Nathalie Djurberg and Hans Berg’s new exhibition, Who am I to Judge, or, It Must be Something Delicious, opens on 31st March at Lisson Gallery in London and it looks at animalistic desires and carnal pleasures through the lens of psychology and serious levels of perversion.
Djurberg and Berg are Swedish-born, Berlin-based artists who’ve exhibited at the 53rd Venice Biennale, Milan’s Fondazione Prada, Denmark’s ARos Aarhus Kunstmuseum, Munich’s Sammlung Goetz and New York’s New Museum. They’ve worked together since 2004 and their practice (spanning animation, film, sculpture and sound) plays with eroticism and human nature. A sculptural installation has been made specifically for this show and two of the three of their genius, madcap films are making their first London debut.
Here we present an exclusive premiere of Berg and Djurberg’s new films, Delights of an Undirected Mind (2016), which emphasises infantile eroticism, Freudian impulses and sexual deviance through the lens of a bedtime story. Familiar characters, from Little Red Riding Hood to My Little Pony, cavort in carnivalesque sexual fantasies to dark and comedic effect.
And here we find out more…
Your previous work explores myths, fairy-tales and the darkness within the human psychology. What’s the overarching sentiment in this exhibition?
ND: Sexuality, misguided and not misguided.
HB: I would say a thread through the work is ambiguity, things are never just one thing, there’s always a contradictory layer somewhere that chafes, both in the music and the physical works.
Does living in Berlin – renowned for its hedonism – inspire your work?
ND: I can’t say that it inspires my work directly, but I can see looking back that it has loosened and widened some of my small mindedness and made me more accepting, and much more joyful of other peoples’ expressions.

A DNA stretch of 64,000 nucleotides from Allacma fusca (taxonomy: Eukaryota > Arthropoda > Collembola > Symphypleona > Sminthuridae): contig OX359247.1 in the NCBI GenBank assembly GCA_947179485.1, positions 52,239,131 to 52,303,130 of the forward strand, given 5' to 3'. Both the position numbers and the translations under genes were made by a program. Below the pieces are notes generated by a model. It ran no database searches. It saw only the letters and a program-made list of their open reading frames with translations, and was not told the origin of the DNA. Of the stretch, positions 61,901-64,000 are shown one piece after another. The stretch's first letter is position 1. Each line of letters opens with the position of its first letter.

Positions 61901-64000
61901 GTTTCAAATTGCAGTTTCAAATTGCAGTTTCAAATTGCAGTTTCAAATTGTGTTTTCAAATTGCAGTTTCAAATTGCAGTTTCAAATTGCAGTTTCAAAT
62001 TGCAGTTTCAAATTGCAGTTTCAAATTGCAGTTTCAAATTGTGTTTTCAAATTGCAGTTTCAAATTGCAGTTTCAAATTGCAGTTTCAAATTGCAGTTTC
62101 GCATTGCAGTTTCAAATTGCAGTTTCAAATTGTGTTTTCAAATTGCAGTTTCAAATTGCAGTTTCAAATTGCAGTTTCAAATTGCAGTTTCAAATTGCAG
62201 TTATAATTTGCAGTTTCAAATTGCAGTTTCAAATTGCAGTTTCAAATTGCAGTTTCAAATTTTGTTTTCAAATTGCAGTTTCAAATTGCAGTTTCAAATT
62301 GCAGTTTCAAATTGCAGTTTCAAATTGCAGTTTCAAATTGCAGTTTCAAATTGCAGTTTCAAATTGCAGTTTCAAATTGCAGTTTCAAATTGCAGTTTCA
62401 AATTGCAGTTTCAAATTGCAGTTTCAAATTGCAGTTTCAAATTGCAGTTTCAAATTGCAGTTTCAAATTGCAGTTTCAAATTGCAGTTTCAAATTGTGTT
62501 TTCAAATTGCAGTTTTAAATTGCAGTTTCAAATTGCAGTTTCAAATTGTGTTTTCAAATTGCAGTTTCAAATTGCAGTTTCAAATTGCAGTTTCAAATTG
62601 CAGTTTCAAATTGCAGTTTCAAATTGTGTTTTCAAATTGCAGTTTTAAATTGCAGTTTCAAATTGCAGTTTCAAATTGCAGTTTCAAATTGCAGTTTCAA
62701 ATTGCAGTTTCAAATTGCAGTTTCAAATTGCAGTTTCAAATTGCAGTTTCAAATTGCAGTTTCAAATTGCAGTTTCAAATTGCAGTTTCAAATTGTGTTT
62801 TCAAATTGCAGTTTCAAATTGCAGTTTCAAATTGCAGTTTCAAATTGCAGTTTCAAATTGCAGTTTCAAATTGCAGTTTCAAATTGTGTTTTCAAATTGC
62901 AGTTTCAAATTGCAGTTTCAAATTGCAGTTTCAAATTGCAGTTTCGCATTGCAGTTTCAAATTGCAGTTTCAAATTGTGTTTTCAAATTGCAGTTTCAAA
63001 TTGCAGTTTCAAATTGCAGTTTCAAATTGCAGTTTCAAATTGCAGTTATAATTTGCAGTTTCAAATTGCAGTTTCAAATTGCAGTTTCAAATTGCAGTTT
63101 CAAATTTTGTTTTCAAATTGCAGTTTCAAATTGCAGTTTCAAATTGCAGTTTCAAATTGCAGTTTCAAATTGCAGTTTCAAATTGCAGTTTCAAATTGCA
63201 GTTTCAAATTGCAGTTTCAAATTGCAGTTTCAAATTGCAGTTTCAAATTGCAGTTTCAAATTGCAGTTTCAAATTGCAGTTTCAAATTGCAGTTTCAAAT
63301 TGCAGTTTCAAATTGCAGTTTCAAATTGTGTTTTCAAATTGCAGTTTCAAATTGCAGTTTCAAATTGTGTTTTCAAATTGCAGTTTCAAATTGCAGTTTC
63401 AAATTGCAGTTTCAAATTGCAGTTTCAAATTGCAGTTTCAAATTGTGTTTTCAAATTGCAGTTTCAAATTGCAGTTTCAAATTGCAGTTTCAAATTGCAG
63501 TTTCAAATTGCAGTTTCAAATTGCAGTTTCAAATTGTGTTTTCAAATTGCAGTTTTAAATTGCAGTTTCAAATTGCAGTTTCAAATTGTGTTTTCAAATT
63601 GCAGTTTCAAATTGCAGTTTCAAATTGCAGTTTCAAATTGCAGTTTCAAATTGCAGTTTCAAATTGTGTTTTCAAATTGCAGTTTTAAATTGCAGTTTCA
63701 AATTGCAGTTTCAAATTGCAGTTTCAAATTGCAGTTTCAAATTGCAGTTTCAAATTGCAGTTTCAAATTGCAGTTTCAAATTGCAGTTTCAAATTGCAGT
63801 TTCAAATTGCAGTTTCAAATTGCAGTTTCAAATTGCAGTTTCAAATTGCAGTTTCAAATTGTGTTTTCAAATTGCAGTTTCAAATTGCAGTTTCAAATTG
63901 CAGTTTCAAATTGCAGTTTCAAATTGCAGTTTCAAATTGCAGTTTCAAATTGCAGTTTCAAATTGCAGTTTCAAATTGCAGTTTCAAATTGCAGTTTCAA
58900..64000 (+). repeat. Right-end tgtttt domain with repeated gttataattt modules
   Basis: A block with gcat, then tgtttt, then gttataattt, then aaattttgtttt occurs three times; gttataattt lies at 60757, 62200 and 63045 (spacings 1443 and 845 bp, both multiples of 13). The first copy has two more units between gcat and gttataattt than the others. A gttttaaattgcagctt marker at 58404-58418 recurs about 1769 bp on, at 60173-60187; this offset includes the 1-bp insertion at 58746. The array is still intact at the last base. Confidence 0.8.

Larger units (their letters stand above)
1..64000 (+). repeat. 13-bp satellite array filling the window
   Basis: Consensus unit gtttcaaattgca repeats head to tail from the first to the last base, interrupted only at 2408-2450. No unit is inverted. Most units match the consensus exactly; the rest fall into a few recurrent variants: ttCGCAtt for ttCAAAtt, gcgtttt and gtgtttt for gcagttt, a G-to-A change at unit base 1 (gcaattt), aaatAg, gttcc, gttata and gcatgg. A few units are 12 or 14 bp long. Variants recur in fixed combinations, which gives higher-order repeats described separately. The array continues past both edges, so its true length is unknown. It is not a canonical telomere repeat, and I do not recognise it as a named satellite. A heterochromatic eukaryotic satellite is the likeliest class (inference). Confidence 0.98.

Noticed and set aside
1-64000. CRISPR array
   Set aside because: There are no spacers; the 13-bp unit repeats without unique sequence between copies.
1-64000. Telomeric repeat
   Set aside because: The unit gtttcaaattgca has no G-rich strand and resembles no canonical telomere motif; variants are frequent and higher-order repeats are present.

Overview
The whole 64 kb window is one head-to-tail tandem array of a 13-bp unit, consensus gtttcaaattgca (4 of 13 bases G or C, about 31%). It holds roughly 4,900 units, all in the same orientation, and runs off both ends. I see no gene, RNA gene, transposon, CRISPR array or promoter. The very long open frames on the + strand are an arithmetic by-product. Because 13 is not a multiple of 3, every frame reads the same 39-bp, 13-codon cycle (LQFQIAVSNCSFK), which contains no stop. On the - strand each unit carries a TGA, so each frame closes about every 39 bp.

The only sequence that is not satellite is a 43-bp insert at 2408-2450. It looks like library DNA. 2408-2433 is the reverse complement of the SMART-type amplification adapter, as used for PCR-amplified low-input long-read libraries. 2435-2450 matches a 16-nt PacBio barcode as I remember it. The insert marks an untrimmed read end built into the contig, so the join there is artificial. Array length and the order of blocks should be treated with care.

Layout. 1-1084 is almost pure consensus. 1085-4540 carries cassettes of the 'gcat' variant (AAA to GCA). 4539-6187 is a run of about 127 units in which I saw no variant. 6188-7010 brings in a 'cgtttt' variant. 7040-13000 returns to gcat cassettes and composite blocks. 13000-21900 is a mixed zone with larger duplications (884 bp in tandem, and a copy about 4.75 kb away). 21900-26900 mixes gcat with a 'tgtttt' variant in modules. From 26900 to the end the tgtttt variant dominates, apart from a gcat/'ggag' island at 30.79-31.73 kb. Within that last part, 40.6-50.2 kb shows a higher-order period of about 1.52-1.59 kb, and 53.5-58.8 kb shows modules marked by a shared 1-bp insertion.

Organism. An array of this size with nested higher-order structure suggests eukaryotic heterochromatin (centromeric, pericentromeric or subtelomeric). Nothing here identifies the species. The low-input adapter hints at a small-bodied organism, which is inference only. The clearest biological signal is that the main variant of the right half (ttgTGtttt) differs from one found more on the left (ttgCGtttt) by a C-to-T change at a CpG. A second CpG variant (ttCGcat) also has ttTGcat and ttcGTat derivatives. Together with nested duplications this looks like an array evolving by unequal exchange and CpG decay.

HB: I also make techno music. Berlin is the world capital for that and it’s inspiring to be able to be part of that. On the other hand, we’re often in Sweden, and when I make music in the countryside there, it has a very profound influence on me too.
What made you go back to claymation?
ND: I stopped because I lost the urge and excitement. I felt that I emptied that field for myself. My interests went elsewhere, it wasn’t really a choice to quit but just a natural development. It was tricky to start again. I had ideas that I resisted as I thought I would never work in that way again. I noticed my own stubbornness in sticking to the idea that I had moved away from that expression. It felt heavy to start, like an arduous and time-consuming process. But the ideas were sweet, obsession-like, and too hard to resist making.
How did you go about creating the accompanying soundtrack?
HB: It’s different making music for the stop-motion animations because you need to relate to the characters and story or situation. I can go with what’s happening, enhance the story, or go against it and create a discrepancy, or say things with the music that the film can’t say. We talked a lot around the content of the film, the themes and layers, while Nathalie was making it, so I had a pretty good idea what direction the music would take. I wanted it to be like a fever dream, or sex fantasies with no target, from a childish or undeveloped mind.
What’s the weirdest dream or nightmare you’ve had recently?
ND: I had a horrific nightmare about this exhibition, but in the dream, the space was enormous. People were building a giant round pyramid platform in brown tiles for the sculptures and they were enormous and waving at the viewers. Carsten Höller was doing a performance where he was playing the harmonica to a fascinated audience. When I panicked and asked about the giant platform and choice of brown tiles, I was told not to have such a bad attitude and apologised. Drowned in shame, I was then advised to build a wall hiding half of the exhibition and only showing one image in the catalogue, and instead told to make use of the hundreds of marching band members that were at my disposal. When I felt the panic come over me, I went in search of tobacco or anything stronger that could make me escape from reality, while the song Love Lifts Us Up (Where We Belong) was playing extremely loud. In the dream I didn’t dislike the song but wondered why I hadn’t been able to make art as wide and big and clear as I perceived the pop song in the dream.
HB: I can’t top that.